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Fresh Floral Arrangements
Wouldn’t it be wonderful if we could have fresh, fragrant, long-lasting flowers on our tabletop every day? Well,it’s possible, even on a budget, to put together creative centerpieces with fresh flowers culled directly from our own gardens.
Whether you have the space and the ability to grow your own flowers, or purchasing them from your local florist, there are a few simple tips that will ensure your flowers will last as long as possible. When you cut flowers from your garden, cull them early in the morning or late in the afternoon, and then quickly place them in a bucket of cool water. Heat will zap the life out of cut flowers more than anything. If you’re choosing cut flowers from a market, pick only bright flowers that are just starting to open. Get your flowers home as soon as possible and let them revive in a bucket of water kept in a cool place.
When you’re ready to make your arrangement, make sure your vase is completely clean. Bacteria in vases will affect the water uptake to the flower stems. You should change the water in your vase daily, or at least every other day, to prevent bacteria growth. Adding a floral preservative to the water helps the flowers last longer.
When cutting the stems, cut on an angle an inch or two up the stem, using a clean tool, and remove any leaves that will be below the water’s surface so they don’t rot and add bacteria to the water.
Some great choices for flowers that can last up to two weeks are carnations, delphiniums, lilies, roses, birds of paradise, belles of Ireland, and sunflowers. Try to keep your fresh flower arrangements away from direct sunlight and from cold and hot drafts that come from a vent.
Other Garden Gems
Obviously, growing your own flowers can cut down on the expense of buying fresh flowers for your table. Some easy to grow/easy to cut flowers are bachelor’s buttons, corn cockle and larkspur. But there are other items that come straight from the garden (or your local grocer) that can make amazing arrangements.
Consider filling clear containers with colorful items picked from your own garden or easily picked up from local markets. Try blueberries, cranberries, key limes, lemons, habanera peppers or even non-organic items such as seashells and colorful marbles. The key here is color. You can even uses these items to anchor a few fresh cut flowers, which cuts down on the number of stems you need to fill out a great arrangement. Simply insert a smaller glass tube inside a large vase, put the flowers in the inner vase with water and surround it with the filler material. Another way to make the most of a smaller floral arrangement is to place mirrors a mirror underneath the vase to make the centerpiece appear larger.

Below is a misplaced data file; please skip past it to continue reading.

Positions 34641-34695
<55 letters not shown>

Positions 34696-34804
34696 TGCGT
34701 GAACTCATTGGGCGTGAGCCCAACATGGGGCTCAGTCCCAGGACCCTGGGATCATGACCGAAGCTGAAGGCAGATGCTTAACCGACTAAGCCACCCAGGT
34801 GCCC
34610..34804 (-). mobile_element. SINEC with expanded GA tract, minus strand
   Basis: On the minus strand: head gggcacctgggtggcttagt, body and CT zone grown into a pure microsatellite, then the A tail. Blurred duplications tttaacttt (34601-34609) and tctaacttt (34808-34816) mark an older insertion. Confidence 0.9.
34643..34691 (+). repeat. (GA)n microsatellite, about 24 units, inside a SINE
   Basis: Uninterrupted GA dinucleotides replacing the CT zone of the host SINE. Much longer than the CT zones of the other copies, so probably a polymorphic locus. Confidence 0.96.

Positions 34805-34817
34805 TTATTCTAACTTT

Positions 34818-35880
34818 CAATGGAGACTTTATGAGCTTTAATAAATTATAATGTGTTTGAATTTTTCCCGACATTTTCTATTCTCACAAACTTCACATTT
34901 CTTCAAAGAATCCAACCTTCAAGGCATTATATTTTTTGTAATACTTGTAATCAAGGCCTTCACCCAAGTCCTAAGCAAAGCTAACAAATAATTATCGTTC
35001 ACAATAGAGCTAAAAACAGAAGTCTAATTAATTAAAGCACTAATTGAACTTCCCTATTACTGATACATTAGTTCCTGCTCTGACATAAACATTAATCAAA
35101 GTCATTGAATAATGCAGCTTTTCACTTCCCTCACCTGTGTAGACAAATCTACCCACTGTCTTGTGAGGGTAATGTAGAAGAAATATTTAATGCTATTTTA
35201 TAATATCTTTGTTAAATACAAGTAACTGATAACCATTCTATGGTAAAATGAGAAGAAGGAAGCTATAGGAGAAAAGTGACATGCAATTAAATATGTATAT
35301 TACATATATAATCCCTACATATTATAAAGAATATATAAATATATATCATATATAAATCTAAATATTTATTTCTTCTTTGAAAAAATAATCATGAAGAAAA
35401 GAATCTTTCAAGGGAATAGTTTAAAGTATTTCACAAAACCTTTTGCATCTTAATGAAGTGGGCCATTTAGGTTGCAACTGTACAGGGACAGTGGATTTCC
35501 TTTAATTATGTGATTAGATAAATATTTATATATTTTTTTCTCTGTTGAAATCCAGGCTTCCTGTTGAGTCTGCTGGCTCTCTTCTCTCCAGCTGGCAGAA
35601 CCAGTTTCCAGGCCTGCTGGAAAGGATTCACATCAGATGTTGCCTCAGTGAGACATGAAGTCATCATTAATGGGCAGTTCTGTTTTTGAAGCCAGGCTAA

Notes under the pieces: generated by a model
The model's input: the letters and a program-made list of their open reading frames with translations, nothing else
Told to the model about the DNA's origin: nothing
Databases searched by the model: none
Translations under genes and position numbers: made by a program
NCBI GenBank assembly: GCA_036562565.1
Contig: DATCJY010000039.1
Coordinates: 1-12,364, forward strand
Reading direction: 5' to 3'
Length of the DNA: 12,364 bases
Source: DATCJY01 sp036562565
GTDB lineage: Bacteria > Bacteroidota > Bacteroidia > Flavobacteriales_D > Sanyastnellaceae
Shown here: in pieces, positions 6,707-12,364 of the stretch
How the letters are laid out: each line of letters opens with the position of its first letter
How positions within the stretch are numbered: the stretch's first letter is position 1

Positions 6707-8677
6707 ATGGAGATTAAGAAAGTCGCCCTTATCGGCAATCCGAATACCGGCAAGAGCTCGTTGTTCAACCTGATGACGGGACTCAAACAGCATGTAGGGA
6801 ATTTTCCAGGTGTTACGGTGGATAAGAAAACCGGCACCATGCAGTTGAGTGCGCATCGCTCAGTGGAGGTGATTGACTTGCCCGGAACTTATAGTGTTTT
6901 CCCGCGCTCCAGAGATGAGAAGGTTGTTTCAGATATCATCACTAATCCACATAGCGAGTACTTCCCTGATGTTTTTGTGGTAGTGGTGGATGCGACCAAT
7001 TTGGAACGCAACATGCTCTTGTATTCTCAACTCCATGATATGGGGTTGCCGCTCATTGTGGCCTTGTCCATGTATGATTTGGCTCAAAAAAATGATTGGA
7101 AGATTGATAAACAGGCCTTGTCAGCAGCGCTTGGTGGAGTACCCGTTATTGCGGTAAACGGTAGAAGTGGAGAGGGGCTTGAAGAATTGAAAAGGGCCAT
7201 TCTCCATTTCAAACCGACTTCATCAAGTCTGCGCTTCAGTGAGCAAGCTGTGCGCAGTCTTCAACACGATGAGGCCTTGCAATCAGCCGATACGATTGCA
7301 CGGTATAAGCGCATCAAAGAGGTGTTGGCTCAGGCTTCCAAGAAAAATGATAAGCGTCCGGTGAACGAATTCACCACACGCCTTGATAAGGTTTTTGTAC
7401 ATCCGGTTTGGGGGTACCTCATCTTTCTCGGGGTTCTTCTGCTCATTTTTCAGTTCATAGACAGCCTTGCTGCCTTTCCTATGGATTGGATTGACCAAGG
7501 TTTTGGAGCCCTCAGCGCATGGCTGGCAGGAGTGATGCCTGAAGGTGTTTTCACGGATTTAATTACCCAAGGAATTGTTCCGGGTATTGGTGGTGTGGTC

Even if you have only a few flowers, a small potted plant, or trying something as simple and inexpensive as fresh fruit, a creative container can make all of the difference. You don’t need an expensive cut crystal vase to make a stunning centerpiece. Often, simpler more personal items are perfect for expressing your personality while sprucing up your décor.
If you’re bringing items in from the garden, show your gardening pride by carrying a ‘green thumb’ theme to the table. Put fresh flowers or pot a plant in a tin watering can that you can either leave charmingly rustic or paint to match your mood. Really, almost anything can be a vase – decorative tea pots, colorful water pitchers or antique medicine or perfume bottles (carefully cleaned out, of course).
After the Party
Don’t confine your creativity by thinking that the centerpiece for your dinner party has to be one large floral bouquet in a vase. As we illustrated earlier, containers come in all shapes and sizes. Picture creating a tablescape that is a collection of smaller arrangements, which not only leave a lasting impression on your guests, but can be separated and scattered throughout your home to enjoy long after the party. Use antique teacups or sleek white egg cups to hold large individual flowers or a few smaller flowers held in place by a small round metal “floral frog.” Fill the cups three-quarters of the way with water, and as with other arrangements, change the water daily to extend its life. You can group the cups together on a cake stand, or place one at each table setting to give each guest their own personal arrangement.
Regardless with what you do, just remember to have fun exploring your creativity.